“One thing I learned from Mr. Jackson as a coach and as an administrator of a program is the value and importance of branding, putting your product on the field to compete,” said Lewis. “The idea of never quitting, staying with it, because of the times using football in a competitive spirit to represent your community. Fight for your community.”

Terrell Baisy, Jackson’s grandson, and a good coach in his own right, has helped to take over the mantle along with other members of family to continue their family legacy in youth football and mentorship.

“The first thing he [my grandfather] instilled in me was sacrifice,” says Baisy. “He would do whatever it took to makes sure his family was good. The second thing was hard work. He told me you can get everything you want with hard work.”

“Another is leadership,” adds Baisy. “He would say everything starts from the top and trickles down. These are some of the key elements that I have used.”

From Jackson’s perspective, it is about community. The old adage “it takes a village to raise a child” stems from his purpose and commitment to his cause and football is his conduit.

In the lives of humanity everyone possesses something that they love to do and if you are lucky you will discover what that is and make if not your life, at least a part of your life in some form or fashion and football and community has found a balance in Jackson’s life.

“As long as I’m alive I stay here in football and help some of these kids out and some of the parents, I coached some of their parents,” Jackson proclaims.

Because the family is the foundation of community, family life can instill community service and coming from a large family Jackson used his position to urge the community to become more involved in the lives of its children.

“I think the community should be more supportive of the kids, some of the kids come from struggle, some children could pay and some of them couldn’t,” says Jackson.

Circumstances vary for every child, along with challenges and scarce resources. But, every so often people come together and step up such is the case of Jackson during his time building football programs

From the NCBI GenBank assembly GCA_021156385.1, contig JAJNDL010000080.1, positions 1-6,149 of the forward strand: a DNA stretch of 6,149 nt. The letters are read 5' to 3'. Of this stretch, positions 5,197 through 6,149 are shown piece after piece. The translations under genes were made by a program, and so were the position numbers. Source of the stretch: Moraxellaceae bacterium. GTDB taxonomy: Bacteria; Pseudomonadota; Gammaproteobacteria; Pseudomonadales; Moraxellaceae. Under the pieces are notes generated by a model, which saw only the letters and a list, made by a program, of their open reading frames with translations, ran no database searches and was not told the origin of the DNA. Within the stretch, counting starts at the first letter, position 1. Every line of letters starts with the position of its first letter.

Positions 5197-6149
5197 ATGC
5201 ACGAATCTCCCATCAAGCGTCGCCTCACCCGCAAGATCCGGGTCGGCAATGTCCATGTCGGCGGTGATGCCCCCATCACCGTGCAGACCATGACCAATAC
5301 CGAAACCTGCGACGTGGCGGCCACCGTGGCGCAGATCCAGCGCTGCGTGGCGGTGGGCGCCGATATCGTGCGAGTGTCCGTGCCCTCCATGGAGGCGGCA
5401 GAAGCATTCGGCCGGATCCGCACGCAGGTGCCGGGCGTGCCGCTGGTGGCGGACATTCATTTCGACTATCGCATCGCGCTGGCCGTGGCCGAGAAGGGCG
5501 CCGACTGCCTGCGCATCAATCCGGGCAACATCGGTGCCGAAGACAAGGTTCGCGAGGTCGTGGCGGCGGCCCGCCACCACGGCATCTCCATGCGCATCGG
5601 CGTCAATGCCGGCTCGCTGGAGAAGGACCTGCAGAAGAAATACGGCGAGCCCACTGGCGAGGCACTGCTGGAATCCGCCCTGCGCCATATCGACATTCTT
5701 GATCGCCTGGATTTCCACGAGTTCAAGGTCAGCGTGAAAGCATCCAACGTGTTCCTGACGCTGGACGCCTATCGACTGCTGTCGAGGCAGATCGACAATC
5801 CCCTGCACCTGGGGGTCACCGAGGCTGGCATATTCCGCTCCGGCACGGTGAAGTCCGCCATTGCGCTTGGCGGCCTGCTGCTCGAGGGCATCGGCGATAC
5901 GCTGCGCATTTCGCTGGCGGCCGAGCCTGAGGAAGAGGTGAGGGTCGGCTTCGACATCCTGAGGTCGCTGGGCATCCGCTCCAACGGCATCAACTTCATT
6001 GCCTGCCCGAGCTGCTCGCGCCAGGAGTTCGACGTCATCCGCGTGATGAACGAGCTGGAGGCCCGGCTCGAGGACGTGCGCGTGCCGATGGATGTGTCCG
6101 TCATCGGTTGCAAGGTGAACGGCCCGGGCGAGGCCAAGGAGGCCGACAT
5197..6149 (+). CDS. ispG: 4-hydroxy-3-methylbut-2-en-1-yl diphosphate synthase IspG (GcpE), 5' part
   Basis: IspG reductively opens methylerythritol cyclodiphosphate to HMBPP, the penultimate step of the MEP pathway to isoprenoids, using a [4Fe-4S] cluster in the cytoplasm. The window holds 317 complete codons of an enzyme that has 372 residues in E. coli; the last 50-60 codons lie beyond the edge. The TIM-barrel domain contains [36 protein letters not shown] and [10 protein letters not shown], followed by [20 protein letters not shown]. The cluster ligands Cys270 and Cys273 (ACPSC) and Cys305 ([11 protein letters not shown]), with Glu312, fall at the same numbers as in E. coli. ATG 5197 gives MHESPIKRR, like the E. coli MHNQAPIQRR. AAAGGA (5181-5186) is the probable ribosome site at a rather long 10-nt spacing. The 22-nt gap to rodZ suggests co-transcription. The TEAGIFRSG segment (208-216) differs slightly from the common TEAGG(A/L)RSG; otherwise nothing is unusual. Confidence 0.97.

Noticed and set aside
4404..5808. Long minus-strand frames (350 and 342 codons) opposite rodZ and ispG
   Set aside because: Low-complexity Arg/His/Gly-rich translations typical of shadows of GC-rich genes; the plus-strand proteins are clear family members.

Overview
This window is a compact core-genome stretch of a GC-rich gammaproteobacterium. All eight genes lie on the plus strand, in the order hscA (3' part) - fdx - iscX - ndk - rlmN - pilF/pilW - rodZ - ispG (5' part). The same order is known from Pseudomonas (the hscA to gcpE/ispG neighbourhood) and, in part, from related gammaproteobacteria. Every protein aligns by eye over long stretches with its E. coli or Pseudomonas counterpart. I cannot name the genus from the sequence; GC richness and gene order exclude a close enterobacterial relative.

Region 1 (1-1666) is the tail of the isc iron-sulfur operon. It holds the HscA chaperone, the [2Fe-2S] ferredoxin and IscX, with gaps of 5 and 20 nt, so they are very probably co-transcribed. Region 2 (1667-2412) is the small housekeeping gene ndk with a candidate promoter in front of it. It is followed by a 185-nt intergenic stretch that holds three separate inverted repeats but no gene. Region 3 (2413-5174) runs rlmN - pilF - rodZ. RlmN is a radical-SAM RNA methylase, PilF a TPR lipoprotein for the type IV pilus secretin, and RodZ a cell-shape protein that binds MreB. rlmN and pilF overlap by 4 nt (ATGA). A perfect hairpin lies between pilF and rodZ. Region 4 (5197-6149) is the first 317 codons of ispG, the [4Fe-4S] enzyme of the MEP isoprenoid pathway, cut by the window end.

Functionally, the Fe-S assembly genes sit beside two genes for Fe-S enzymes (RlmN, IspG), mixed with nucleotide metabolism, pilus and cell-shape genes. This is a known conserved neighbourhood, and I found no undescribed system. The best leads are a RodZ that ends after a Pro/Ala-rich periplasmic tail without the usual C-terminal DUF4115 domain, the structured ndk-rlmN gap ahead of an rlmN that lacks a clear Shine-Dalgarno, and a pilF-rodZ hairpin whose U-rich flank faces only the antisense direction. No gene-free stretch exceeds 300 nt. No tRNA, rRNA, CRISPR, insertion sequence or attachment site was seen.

“At one point, we didn’t have such things as sponsorships and at one point through contacts Gary Payton donated uniforms to the whole program, before that my wife and I would cook and sell dinners to keep the program going,” recalled Jackson about the on-going tasks needed to keep an inner-city football program alive.

Despite many ups and downs that come with coaching football for 58 years, the 79-year-old Jackson’s wit and genius on the football culture can still be felt.

The smell of freshly cut grass, the laughter of children is in the air, parents are gathered talking about their work day or the great weekend they’ve got planned, the sounds of helmets and shoulder pads clashing in the background you can see that it is football season and someone inquired, “can you tell me where I can find Mr. Jackson,” and in unison the crowd of parents pointed to the sign in and registration desk at the end of the field as if it should have been common knowledge.

There are a chosen few people who possess the type of strength needed to exude the commitment necessary to provide leadership in their community, in whichever form it presents itself. Some use teaching, humanitarian work, politics, in this instance though it is mentorship through a game called football and Seattle has one of the most committed people to a particular cause in the form of Mr. Charles Jackson.

“Growing up with a grandfather like Charles Jackson was a blessing. From the beginning, he showed me how to work hard and provide,” said Baisy.